One of the key areas related to our developmental efforts is in the realm of clinical supervision.
Clinical supervision is the signature pedagogy of choice in psychotherapy. I’ve benefited a great deal from the lessons of my supervisors. Some of their words from a decade ago still echo, and have become first principles I keep close in my own work. Most of us regard clinical supervision as integral to our professional development. It’s hard to imagine not having someone to turn to for case consultation and guidance, especially when stuck in a rut and not making expected or desired progress with a particular client.
Given the benefit we often feel from clinical supervision, the logical next question is whether clinical supervision translates into meaningful impact on our client’s well-being.
At least that’s what we would hope for.
Edward Watkins Jr., a researcher from the University of North Texas, conducted a review of 18 empirical studies that examined the impact of supervision on client outcomes. Based on the big picture analysis, Watkins Jr said,
“…the collective data appears to shed little new light on the matter. We do not seem to be able to say anything new now, (as opposed to 30 years ago), that psychotherapy supervision contributes to client outcomes.”Watkins, 2011, p. 235.
Watkin Jr. made his point clear:
“If we cannot show that supervision affects patient outcome, then how can we continue to justify supervision?”
Eight years later, Watkins published yet another review article called What do clinical supervision research reviews tell us? Surveying the last 25 years (2019). Again, back to Watkins Jr:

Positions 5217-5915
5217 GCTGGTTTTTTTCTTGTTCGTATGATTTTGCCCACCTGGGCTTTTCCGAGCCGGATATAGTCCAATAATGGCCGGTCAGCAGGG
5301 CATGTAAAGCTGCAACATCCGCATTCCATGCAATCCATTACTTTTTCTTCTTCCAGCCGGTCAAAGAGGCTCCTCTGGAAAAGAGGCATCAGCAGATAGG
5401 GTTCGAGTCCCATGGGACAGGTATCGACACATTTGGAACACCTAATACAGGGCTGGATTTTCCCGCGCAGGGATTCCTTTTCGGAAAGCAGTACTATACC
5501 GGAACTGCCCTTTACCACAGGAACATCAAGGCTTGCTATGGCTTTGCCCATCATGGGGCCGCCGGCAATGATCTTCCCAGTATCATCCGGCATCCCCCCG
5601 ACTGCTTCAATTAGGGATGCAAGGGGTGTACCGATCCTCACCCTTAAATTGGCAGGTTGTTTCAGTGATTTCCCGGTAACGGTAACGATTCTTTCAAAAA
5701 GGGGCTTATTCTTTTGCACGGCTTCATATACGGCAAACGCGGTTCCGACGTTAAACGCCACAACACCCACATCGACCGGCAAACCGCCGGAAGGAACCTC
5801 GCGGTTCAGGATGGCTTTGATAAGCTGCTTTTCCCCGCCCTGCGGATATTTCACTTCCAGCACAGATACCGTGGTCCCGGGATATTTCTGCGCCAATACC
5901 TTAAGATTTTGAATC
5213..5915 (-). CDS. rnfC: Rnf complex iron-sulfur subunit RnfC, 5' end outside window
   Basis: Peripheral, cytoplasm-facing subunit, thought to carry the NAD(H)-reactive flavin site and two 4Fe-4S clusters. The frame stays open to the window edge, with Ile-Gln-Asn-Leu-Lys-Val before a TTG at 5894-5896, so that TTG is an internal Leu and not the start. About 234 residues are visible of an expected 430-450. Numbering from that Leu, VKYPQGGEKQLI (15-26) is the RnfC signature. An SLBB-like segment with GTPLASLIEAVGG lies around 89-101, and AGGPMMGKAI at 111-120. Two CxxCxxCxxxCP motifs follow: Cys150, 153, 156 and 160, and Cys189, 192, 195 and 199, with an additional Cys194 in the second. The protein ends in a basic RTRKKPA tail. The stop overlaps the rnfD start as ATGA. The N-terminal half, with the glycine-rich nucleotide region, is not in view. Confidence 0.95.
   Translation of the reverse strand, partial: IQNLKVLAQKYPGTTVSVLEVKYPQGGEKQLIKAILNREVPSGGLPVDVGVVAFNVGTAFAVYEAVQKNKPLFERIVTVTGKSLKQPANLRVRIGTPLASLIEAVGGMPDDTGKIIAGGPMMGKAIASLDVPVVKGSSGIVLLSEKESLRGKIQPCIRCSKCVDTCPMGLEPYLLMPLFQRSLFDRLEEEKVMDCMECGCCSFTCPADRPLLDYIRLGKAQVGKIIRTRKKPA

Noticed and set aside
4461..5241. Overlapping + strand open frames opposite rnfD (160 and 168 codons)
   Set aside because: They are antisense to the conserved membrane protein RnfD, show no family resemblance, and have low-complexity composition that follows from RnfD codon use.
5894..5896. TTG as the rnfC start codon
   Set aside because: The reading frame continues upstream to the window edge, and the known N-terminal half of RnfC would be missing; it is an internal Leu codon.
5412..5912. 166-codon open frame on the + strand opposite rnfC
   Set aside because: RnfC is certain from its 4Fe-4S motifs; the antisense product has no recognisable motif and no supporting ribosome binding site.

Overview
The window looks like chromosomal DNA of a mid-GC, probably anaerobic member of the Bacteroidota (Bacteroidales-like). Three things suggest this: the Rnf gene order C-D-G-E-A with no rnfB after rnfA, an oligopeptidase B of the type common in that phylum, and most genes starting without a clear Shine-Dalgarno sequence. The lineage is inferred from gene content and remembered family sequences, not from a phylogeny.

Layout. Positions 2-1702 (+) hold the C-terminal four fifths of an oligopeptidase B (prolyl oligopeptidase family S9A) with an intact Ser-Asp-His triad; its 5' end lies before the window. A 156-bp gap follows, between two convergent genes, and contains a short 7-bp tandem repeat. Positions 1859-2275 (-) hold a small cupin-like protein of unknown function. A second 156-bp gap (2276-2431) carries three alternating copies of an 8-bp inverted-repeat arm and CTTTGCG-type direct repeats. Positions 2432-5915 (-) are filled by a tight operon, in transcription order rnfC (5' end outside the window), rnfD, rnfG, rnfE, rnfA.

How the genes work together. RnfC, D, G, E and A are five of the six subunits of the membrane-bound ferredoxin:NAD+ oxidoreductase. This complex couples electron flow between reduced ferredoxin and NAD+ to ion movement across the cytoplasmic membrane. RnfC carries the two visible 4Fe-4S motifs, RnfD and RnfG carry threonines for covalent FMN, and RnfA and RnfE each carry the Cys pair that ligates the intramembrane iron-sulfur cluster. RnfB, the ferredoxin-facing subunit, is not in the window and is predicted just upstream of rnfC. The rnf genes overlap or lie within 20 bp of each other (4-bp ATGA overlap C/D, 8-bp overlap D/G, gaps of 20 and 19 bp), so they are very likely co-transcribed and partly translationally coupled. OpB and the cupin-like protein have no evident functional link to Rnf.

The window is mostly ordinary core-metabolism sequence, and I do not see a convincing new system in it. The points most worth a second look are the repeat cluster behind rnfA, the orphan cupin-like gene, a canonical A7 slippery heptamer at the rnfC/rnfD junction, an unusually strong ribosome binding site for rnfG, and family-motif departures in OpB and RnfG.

Supervision, found to be positively associated with job satisfaction, job retention and ability to manage workload appears to be seen as helpful by supervisees and may even benefit their therapeutic competence (e.g. enhanced self-awareness, enhanced sense of self-efficacy).
But supervision’s favorable impact on outcomes is weak at best, yet to be proven.
Furthermore, the client has been, and continues to be, summarily neglected in supervision research: supervision’s impact on client outcome has yet to be proven.Watkins, 2019, p. 13, p. 16.
Practising supervisors and supervisees tend to believe in, and have conviction about, the benefits, power and potential of supervision. But belief and conviction do not necessarily translate into empirical reality.” (emphasis mine)
Take a moment and let Edward Watkins Jr’s, one of the leading researchers in clinical supervision, words sink in.
I’ve wrote elsewhere about clinical supervision, as well as a 3-part series on Frontiers Friday #30, #31, and #32.
Here’s a summary our my speculations of where we falter.
(Note: The following is an excerpt from the book, Creating Impact)
Here are my seven speculations of why the default approach to clinical supervision has not significantly improved client outcomes (Chow, 2018, 2019a):
- Pat on the back
- Lack of Monitoring Client Progress
- Lack of Monitoring Engagement Level in Supervision
- Not Analysing the Game
- Overemphasis on the Self and Neglecting the Impact on Client
- Lack of Focus on Therapist’s Learning Objectives.